By contrast, little bluestem has agricultural uses in addition to ornamental ones. It provides nesting material, cover, and foraging for small mammals and birds. Its interesting foliage means that, like broomsedge, little bluestem sees a lot of landscaping use as a low maintenance ornamental plant. However, without proper care and attention it can overrun areas.
Broomsedge vs. Little Bluestem: Origin and How to Grow
Both broomsedge and little bluestem are native to North American prairies, though broomsedge originated more in the Southeastern region of the United States, and little bluestem is naturally more widespread. Broomsedge can often be found growing as a weed in vacant lots and both recover swiftly from fires.
You can establish broomsedge by direct seeding or transplanting. Regardless of method, the best time to plant broomsedge is in spring, after frosts have ended. The seeds can be sown directly onto exposed soil, and will grow quickly, producing its own seeds at 2-3 years of age. Transplanting works better for small areas and high visibility sites.
If it isn’t properly maintained and controlled, broomsedge can easily become a weed, dominanting overgrazed pastures, where it is less palatable to grazing animals. You can avoid this by encouraging the growth of more desirable grasses and not allowing animals to overgraze these preferred plants.
Little bluestem shares many of broomsedge’s growing preferences, or rather, its lack thereof. They both boast quite low water requirements; and will grow in dry, well-drained soil; and full sun. They’re unfussy about the soils they’ll take to, and have a high drought tolerance.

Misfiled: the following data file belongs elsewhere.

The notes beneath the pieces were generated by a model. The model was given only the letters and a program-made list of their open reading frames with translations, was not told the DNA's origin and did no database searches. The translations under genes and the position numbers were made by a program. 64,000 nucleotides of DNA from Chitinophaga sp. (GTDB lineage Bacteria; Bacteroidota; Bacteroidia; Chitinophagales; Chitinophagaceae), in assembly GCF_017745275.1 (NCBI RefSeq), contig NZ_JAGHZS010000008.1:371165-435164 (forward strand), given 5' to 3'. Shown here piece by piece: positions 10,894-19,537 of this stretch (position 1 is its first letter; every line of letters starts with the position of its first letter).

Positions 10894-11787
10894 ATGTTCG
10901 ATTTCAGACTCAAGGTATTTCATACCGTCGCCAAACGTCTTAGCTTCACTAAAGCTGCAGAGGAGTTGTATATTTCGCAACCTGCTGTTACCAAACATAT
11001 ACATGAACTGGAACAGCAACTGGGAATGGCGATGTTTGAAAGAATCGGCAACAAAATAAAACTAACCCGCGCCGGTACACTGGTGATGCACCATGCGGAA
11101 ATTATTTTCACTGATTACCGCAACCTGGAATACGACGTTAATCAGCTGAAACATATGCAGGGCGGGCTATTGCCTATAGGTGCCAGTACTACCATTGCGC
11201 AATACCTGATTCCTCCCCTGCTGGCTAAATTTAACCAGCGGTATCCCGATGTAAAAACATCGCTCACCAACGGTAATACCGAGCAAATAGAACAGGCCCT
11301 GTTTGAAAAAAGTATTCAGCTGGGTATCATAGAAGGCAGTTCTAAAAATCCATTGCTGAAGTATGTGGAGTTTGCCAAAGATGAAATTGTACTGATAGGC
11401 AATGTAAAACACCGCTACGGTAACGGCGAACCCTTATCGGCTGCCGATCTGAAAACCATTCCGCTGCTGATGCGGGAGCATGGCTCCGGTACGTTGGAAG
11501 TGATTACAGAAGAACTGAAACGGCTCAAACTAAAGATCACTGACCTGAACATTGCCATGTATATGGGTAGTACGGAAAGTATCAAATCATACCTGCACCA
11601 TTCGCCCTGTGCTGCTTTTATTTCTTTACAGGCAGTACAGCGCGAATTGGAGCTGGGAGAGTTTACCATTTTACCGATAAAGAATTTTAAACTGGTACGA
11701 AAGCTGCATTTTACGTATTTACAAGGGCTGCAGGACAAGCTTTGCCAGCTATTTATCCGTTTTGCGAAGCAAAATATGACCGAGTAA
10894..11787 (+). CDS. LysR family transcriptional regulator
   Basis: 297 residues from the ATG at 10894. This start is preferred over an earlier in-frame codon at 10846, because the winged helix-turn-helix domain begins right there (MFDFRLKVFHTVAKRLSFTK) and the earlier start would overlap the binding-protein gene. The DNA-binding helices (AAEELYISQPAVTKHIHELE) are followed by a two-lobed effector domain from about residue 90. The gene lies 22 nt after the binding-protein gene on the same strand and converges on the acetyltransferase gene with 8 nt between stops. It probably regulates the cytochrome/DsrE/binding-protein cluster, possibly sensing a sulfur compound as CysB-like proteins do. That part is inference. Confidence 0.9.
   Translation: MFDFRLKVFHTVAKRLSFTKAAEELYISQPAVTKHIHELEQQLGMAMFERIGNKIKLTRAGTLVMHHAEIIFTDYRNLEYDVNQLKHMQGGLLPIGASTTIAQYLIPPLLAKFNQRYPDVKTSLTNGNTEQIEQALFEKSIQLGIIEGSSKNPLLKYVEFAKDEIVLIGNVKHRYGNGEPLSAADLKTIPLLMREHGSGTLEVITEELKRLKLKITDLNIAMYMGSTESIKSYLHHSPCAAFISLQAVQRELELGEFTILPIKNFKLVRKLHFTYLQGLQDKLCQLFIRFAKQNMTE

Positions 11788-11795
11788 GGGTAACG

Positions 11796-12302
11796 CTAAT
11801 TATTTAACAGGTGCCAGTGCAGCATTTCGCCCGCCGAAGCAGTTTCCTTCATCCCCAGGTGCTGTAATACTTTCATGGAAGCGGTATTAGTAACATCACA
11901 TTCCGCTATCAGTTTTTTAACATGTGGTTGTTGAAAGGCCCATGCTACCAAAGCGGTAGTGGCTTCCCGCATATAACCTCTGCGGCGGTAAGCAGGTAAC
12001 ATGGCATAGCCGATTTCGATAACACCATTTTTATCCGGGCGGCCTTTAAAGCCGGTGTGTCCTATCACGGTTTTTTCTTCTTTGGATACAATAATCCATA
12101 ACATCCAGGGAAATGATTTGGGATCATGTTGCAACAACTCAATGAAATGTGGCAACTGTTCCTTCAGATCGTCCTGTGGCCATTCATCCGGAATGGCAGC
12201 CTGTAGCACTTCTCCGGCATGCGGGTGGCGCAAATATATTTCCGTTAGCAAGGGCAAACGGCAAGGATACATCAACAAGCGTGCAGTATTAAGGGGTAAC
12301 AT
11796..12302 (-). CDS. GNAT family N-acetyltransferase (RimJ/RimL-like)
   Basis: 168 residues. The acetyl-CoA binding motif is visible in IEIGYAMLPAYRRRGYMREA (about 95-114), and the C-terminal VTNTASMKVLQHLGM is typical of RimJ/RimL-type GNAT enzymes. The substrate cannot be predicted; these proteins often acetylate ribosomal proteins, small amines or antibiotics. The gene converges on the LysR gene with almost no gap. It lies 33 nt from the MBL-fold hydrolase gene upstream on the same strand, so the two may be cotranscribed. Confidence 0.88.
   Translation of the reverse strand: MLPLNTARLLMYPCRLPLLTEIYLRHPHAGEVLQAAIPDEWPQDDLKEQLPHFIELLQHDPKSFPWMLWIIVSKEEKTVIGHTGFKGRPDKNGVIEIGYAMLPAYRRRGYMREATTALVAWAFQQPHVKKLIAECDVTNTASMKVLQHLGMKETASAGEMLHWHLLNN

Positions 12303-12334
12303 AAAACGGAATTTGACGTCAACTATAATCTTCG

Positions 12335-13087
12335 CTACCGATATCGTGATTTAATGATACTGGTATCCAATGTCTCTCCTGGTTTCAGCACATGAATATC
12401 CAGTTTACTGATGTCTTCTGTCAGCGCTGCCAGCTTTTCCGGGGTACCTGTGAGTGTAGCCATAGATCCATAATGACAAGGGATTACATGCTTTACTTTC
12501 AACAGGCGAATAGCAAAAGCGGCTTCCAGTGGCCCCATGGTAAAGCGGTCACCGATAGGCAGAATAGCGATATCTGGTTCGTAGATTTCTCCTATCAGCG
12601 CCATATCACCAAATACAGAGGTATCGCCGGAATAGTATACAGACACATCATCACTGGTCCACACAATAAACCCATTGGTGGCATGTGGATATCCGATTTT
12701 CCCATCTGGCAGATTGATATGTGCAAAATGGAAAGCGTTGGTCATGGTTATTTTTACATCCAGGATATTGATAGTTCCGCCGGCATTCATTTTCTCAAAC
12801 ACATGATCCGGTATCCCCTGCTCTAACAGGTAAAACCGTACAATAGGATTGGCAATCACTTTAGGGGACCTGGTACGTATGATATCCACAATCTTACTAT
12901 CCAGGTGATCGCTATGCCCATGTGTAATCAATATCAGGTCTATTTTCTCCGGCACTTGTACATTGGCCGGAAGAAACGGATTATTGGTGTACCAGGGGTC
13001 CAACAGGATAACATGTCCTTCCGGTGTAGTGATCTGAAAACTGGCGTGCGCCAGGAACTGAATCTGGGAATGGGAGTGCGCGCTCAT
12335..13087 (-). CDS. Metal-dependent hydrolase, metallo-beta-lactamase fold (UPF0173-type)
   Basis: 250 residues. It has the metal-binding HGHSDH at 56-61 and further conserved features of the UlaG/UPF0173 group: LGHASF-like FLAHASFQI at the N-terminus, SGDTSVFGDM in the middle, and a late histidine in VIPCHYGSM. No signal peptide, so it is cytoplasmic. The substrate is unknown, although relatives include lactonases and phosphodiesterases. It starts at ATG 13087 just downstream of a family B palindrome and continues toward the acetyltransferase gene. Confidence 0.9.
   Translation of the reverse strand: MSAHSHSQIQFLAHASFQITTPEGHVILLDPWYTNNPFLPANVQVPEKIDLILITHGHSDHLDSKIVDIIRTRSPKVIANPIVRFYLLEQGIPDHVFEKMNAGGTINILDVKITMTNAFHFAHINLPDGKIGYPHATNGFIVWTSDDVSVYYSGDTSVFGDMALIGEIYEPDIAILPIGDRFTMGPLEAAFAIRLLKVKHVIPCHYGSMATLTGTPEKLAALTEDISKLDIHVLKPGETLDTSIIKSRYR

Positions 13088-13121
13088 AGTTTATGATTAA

That being said, neither tolerates wetlands or other irrigated or poorly drained areas. Another concern is space, especially for little bluestem. It reseeds easily and prolifically, so it can become a problem in smaller gardens. In larger areas, however, it can provide stunning visual dynamics when planted en masse.
Broomsedge vs. Little Bluestem: Special Features
Broomsedge remains erect through the winter months better than most other warm-season grasses native to Midwestern North America. It became invasive in Australia after spreading there by its use as packing material for bottles of American whiskey shipped there. This led to one of its colloquial names: whiskey grass.
Little bluestem is highly resistant to deer foraging. It also provides crucial habitat for several species of insect, including skippers and cobweb butterflies. Little bluestem is also the official state grass for both Kansas and Nebraska.
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- kstate, Available here: https://www.johnson.k-state.edu/docs/crops-livestock/native-grass-seed/Native%20Grass%20ID.pdf
- plants.usda, Available here: https://plants.usda.gov/DocumentLibrary/factsheet/pdf/fs_anvi2.pdf
- wildflower.org, Available here: https://www.wildflower.org/plants/result.php?id_plant=SCSC